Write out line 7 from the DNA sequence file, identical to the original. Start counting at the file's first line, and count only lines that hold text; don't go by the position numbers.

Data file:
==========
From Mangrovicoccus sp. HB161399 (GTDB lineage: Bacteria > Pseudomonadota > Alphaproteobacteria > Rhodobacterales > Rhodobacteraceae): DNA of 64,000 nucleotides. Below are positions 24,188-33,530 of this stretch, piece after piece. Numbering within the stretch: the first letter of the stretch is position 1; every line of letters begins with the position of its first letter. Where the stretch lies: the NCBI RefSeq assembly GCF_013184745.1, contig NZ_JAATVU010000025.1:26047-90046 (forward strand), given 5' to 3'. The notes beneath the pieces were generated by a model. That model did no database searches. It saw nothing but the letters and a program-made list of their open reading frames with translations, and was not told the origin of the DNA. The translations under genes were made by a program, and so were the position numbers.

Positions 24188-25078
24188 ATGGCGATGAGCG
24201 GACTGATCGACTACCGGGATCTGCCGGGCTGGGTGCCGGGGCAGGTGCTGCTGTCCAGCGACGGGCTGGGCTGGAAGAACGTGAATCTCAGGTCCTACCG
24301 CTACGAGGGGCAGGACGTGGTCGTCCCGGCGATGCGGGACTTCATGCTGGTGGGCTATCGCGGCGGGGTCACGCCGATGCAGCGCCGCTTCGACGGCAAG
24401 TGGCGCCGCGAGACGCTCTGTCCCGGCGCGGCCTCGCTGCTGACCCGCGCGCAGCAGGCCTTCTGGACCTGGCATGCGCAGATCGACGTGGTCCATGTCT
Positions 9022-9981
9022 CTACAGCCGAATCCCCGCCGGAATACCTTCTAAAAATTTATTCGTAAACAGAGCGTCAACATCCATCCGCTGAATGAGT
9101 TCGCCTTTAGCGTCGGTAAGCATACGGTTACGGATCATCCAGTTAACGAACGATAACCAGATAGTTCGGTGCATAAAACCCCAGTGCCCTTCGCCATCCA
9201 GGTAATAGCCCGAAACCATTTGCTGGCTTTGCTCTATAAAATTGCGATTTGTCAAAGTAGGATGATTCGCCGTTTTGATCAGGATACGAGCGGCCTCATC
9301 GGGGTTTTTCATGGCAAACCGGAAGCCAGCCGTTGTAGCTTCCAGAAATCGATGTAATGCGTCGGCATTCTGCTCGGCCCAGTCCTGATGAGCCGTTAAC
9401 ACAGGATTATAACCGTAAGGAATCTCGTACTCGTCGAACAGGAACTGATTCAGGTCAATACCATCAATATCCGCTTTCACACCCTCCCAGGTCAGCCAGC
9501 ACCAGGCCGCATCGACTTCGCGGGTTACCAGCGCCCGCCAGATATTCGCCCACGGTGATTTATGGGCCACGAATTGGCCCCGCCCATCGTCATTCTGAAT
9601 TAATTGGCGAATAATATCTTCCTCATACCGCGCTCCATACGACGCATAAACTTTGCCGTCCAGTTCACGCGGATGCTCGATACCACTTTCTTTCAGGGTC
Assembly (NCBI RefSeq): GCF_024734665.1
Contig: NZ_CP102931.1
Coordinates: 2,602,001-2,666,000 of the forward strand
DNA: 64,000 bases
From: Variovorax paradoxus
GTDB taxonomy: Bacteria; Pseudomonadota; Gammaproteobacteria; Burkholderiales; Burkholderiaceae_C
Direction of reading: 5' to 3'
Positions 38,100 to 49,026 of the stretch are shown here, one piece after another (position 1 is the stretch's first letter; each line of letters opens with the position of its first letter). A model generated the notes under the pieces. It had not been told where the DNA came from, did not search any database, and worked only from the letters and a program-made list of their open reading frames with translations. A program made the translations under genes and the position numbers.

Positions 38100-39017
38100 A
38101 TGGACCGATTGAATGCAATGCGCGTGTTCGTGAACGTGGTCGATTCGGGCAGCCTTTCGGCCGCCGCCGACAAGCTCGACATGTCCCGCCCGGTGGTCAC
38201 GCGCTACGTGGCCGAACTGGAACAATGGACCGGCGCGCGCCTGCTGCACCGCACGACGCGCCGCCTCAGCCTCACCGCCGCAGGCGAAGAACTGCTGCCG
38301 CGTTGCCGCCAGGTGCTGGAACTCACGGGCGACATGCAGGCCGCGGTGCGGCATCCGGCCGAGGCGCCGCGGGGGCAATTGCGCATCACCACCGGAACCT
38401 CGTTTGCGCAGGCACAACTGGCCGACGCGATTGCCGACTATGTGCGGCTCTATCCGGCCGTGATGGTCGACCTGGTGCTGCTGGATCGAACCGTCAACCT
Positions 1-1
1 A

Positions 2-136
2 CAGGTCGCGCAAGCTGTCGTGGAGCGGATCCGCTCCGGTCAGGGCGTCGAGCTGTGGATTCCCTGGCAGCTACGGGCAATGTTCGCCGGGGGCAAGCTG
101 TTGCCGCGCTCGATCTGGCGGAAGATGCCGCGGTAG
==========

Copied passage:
Positions 9022-9981